Gene – carries instructions responsible for expression of
traits; a pair of inherited genes controls a trait; one
member of the pair comes from each parent; often called
Homozygous – two alleles of a pair are identical (BB or
Heterozygous – two alleles of a pair are different (Bb);
often called “hybrid”
Dominant – controlling allele; designated with a capital
Recessive – hidden allele; designated with lower-case
Genotype – genetic makeup of an organism (represented
by the letters)
Phenotype – physical appearance of an organism
(description of the letters)
Monohybrid – cross involving one trait
Dihybrid – cross involving two traits
Punnett Square – graphic organizer used to show the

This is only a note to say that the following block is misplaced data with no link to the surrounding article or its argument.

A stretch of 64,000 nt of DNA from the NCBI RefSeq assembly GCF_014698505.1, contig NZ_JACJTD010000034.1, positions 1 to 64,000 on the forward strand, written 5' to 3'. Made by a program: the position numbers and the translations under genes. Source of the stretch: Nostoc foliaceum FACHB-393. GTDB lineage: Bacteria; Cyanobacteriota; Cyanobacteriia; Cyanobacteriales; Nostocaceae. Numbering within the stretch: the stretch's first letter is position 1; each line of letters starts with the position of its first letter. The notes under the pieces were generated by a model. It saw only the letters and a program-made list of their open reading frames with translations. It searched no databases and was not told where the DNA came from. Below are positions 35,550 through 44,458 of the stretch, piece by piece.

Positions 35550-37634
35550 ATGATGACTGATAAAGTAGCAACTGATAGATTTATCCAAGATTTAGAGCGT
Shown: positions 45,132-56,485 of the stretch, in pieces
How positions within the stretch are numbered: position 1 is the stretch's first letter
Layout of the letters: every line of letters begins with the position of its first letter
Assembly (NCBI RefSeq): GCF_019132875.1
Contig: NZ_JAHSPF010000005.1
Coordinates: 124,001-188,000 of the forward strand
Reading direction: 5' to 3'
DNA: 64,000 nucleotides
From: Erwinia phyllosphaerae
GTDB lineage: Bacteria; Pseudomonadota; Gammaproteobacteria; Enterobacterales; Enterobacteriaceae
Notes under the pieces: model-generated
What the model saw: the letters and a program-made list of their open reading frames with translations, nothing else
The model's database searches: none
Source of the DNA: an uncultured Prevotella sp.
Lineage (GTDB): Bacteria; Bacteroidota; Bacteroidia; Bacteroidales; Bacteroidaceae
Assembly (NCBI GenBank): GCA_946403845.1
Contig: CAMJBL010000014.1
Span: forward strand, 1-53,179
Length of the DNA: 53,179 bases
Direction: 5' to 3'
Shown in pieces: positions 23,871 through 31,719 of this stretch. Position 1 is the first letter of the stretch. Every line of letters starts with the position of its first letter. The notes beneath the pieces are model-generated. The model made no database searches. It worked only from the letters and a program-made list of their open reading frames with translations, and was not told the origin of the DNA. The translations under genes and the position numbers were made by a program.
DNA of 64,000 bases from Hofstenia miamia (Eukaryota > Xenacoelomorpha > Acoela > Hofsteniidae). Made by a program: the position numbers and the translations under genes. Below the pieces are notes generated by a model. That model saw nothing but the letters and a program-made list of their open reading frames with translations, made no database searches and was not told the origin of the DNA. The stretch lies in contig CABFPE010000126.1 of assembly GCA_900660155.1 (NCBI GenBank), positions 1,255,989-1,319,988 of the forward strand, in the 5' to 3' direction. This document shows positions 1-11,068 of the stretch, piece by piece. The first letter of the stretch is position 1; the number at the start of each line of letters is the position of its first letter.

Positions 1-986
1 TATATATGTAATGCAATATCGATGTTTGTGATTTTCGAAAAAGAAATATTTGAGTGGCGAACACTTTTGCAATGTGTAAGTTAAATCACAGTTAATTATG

probable results of a genetic cross
Pedigree – graphic organizer to map genetic traits
between generations
Karyotype – chart of metaphase chromosome pairs to
study chromosome number / diseases
Test Cross – mating of an individual of unknown
genotype with an individual of known genotype; can help
to determine the unknown genotype of the parent
1. Law of Dominance
- the dominant allele will prevent the recessive allele from being expressed
- recessive allele will appear when it is paired with another recessive allele in the offspring
2. Law of Segregation
- gene pairs separate when gametes (sex cells) are formed
- each gamete has only one allele of each gene pair
3. Law of Independent Assortment
- different pairs of genes separate independently of each other when gametes are formed (Anaphase
II in Meiosis)
change in genetic code
passed from one cell to new cells
transmitted to offspring if occurs in sex cells
most have no effect
Gene Mutation – change in a single gene
Chromosome Mutation – change in many genes